The present invention provides a method and system for removing a conductive line from a semiconductor device. The semiconductor device includes-a barrier layer separating the conductive layer from a portion of the semiconductor device. The method and system comprises exposing a portion of the barrier layer, etching the barrier layer after the barrier layer has been exposed, and lifting off the conductive layer after the barrier layer has been etched.

According to the system and method disclosed herein, the present invention provides a method for removing a conductive line, thereby increasing overall system performance.

BRIEF DESCRIPTION OF THE DRAWINGS

FIG. 1 is a diagram of a pair of conductive lines in a semiconductor device.

FIG. 2 is a flow chart depicting a conventional method for deprocessing conductive lines.

FIG. 3 is a flow chart depicting a method for deprocessing conductive lines in accordance with the present invention.

FIG. 4A is a diagram of a pair of conductive lines during deprocessing, after the barrier metal is exposed.

FIG. 4B is a diagram of a pair of conductive lines during deprocessing, after etching of the barrier metal.

DETAILED DESCRIPTION OF THE INVENTION

The present invention relates to an improvement in deprocessing a semiconductor device. The following description is presented to enable one of ordinary skill in the art to make and use the invention and is provided in the context of a patent application and its requirements. Various modifications to the preferred embodiment will be readily apparent to those skilled in the art and the generic principles herein maybe applied to other embodiments. Thus, the present invention is not intended to be limited to the embodiment shown but is to be accorded the widest scope consistent with the principles and features described herein.

FIG. 1 is a block diagram of a portion of a conventional semiconductor device 10. The conventional semiconductor device 10 includes conductive lines 20 and 30. The conductive lines 20 and 30 are separated by an insulator 40. The insulator 40 ensures that the conductive lines 20 are electrically isolated. Typically, the insulator 40 is an interlayer dielectric.

Each of the conductive lines 20 and 30 includes a conductive layer 22 and 32, respectively. The conductive lines 20 and 30 also include a barrier layer 24 and 34, respectively. Typically, the conductive layers 22 and 32 are made from a metal such as aluminum or copper. The barrier layers 24 and 34 may be composed of a bilayer. For example, some barrier layers 24 and 34 include a layer of titanium and a layer of titanium nitride. The titanium nitride typically lies between the titanium and the aluminum or copper. Other barrier layers may include a similarly bilayer of tantalum and tantalum nitride.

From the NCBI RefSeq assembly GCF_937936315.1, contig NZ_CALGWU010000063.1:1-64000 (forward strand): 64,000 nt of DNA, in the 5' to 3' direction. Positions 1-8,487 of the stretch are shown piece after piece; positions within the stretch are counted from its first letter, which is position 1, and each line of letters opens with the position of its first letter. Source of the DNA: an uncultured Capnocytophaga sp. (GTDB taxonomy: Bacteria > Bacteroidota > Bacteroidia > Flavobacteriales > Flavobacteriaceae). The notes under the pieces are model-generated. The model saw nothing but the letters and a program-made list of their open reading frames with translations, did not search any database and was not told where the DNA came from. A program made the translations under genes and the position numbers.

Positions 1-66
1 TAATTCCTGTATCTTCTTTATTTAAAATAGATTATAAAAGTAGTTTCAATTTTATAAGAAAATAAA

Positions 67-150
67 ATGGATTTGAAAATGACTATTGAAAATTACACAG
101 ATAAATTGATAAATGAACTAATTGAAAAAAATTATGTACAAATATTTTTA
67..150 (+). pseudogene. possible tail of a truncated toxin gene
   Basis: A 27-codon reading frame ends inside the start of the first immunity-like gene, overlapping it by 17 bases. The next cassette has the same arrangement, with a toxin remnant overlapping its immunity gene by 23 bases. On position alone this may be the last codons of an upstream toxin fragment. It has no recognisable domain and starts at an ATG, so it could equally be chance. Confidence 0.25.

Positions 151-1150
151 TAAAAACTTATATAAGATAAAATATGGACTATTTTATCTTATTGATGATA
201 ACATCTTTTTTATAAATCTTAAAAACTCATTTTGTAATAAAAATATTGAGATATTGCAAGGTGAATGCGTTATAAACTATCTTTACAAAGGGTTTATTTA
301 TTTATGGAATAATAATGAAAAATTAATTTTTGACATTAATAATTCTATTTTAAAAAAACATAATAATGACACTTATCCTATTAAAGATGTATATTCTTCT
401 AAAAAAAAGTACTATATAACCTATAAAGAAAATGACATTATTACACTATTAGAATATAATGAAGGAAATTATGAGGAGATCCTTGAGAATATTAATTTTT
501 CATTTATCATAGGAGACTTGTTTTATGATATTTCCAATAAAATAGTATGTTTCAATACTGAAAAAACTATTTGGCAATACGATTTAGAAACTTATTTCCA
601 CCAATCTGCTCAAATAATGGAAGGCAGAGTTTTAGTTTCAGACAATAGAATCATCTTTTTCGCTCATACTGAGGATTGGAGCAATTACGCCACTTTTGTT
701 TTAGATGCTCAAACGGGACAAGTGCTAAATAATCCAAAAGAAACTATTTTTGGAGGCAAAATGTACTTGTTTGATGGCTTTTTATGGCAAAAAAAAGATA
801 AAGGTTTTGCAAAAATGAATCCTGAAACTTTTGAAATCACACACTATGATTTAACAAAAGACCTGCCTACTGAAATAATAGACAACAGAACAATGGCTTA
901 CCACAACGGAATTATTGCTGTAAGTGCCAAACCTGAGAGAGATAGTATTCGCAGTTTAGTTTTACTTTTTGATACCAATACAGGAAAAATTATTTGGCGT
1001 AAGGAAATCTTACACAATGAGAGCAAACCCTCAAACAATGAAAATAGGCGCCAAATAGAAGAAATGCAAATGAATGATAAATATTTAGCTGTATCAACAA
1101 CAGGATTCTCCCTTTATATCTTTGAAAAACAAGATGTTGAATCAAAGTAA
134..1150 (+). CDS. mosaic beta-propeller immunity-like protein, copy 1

In order to investigate the semiconductor device, deprocessing may be performed. During deprocessing, the conductive lines 20 and 30 are removed. FIG. 2 depicts a conventional method 50 for removing conductive lines 20 and 30. The portion of the insulator 40 covering the conductive lines 20 and 30 is removed, via step 52; The conductive layers 22 and 32 are then etched. For example, if conductive layers 22 and 32 are copper, a solvent such as nitric acid and water or ammonium per sulfate is used in step 54. The barrier layers 24 and 34 are then etched, via step 56. For example, a solvent including sulfuric acid and hydrogen peroxide may be used to etch barrier layers 24 and 34 composed of titanium and titanium nitride. Similarly, if the barrier layers 24 and 34 include tantalum and tantalum nitride, a solvent include sodium hydroxide and water may be used in step 56. After the etch performed in step 56 has removed the barrier layers, the insulator 40 is removed, via step 58. Thus, the portion of the semiconductor device 10 below the conductive lines 20 and 30 is exposed for further investigation.

Although the method 50 are shown in FIG. 2 functions, those with ordinary skill in the art will realize that it may be difficult to find a solvent that will adequately remove the conductive layers 22 and 32. A solvent which does remove the conductive layers 22 and 32 may over-etch the semiconductor device 10. Thus, portions of the semiconductor device 10 desired to be kept intact for further investigation may be inadvertently removed. The present invention provides a method and system for removing a conductive line from a semiconductor device. The conductive line includes a conductive layer and a barrier layer separating the conductive layer from a portion of the semiconductor device. The method and system comprise exposing a portion of the barrier layer, etching the barrier layer after the barrier layer been exposed, and lifting off the conductive layer after the barrier layer has been etched.

The present invention will be described in terms of particular etchants and processes for removing certain materials. However, one of ordinary skill in the art will readily recognize that this method and system will operate effectively for other etchants and other processes for removing certain materials.